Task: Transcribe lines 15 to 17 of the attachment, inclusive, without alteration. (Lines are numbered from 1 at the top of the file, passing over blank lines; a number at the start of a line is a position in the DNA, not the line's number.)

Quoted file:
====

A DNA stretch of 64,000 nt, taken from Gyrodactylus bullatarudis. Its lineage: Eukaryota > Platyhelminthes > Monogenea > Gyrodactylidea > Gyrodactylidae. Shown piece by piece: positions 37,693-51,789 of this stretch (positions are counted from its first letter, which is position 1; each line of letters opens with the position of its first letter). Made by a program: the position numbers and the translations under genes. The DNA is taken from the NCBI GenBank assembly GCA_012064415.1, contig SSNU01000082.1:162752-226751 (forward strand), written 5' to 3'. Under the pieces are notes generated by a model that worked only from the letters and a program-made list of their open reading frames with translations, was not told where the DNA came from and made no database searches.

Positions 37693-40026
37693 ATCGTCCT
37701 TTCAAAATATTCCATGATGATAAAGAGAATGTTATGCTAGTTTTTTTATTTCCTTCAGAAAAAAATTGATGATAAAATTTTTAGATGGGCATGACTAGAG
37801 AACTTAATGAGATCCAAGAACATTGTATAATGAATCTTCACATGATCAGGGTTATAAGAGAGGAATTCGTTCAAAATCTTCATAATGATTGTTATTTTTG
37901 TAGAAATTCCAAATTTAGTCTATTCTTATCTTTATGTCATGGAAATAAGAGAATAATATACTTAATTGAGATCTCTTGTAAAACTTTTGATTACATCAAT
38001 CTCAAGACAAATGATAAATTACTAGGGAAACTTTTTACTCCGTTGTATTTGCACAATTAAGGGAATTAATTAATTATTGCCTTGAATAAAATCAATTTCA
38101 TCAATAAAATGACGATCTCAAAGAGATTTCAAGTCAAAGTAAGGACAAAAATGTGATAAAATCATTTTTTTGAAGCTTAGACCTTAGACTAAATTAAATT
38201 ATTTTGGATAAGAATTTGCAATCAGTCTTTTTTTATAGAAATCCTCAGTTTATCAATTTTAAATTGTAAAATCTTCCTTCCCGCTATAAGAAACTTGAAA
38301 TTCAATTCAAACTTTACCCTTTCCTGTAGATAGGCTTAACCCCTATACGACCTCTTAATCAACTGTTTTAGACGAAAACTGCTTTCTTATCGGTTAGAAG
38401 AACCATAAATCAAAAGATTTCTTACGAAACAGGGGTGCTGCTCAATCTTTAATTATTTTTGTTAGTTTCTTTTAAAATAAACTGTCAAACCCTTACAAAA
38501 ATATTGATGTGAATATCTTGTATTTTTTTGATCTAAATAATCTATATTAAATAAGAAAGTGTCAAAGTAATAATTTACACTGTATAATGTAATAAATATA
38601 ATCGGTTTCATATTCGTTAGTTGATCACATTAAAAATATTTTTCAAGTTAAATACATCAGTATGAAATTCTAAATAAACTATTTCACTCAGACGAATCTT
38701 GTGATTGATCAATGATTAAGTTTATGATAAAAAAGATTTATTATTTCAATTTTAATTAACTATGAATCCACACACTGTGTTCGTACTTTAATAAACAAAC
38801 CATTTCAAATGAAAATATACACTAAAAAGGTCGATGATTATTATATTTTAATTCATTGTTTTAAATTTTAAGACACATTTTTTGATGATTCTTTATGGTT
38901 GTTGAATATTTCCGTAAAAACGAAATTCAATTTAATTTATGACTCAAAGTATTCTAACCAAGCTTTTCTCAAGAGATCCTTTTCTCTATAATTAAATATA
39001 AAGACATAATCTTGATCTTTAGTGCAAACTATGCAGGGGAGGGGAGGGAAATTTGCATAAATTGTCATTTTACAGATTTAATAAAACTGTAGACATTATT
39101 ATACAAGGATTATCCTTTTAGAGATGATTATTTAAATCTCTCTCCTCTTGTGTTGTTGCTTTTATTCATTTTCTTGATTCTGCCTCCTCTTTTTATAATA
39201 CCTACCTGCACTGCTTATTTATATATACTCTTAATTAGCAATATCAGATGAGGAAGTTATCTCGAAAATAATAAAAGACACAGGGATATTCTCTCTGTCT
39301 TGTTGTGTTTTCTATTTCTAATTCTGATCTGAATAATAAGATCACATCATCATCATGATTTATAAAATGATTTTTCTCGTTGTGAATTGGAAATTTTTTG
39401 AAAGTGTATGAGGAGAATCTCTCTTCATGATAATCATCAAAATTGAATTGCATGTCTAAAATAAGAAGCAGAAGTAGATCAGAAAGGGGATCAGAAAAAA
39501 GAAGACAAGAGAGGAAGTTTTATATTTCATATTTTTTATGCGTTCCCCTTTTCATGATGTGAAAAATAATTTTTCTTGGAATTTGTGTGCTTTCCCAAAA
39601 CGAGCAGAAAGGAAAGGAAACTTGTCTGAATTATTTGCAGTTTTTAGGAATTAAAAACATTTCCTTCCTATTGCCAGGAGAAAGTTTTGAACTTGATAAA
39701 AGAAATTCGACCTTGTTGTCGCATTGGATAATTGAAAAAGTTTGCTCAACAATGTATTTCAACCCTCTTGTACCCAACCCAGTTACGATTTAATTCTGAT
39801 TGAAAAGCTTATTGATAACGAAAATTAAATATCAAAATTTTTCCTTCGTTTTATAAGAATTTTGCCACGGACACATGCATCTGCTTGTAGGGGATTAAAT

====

38801 CATTTCAAATGAAAATATACACTAAAAAGGTCGATGATTATTATATTTTAATTCATTGTTTTAAATTTTAAGACACATTTTTTGATGATTCTTTATGGTT
38901 GTTGAATATTTCCGTAAAAACGAAATTCAATTTAATTTATGACTCAAAGTATTCTAACCAAGCTTTTCTCAAGAGATCCTTTTCTCTATAATTAAATATA
39001 AAGACATAATCTTGATCTTTAGTGCAAACTATGCAGGGGAGGGGAGGGAAATTTGCATAAATTGTCATTTTACAGATTTAATAAAACTGTAGACATTATT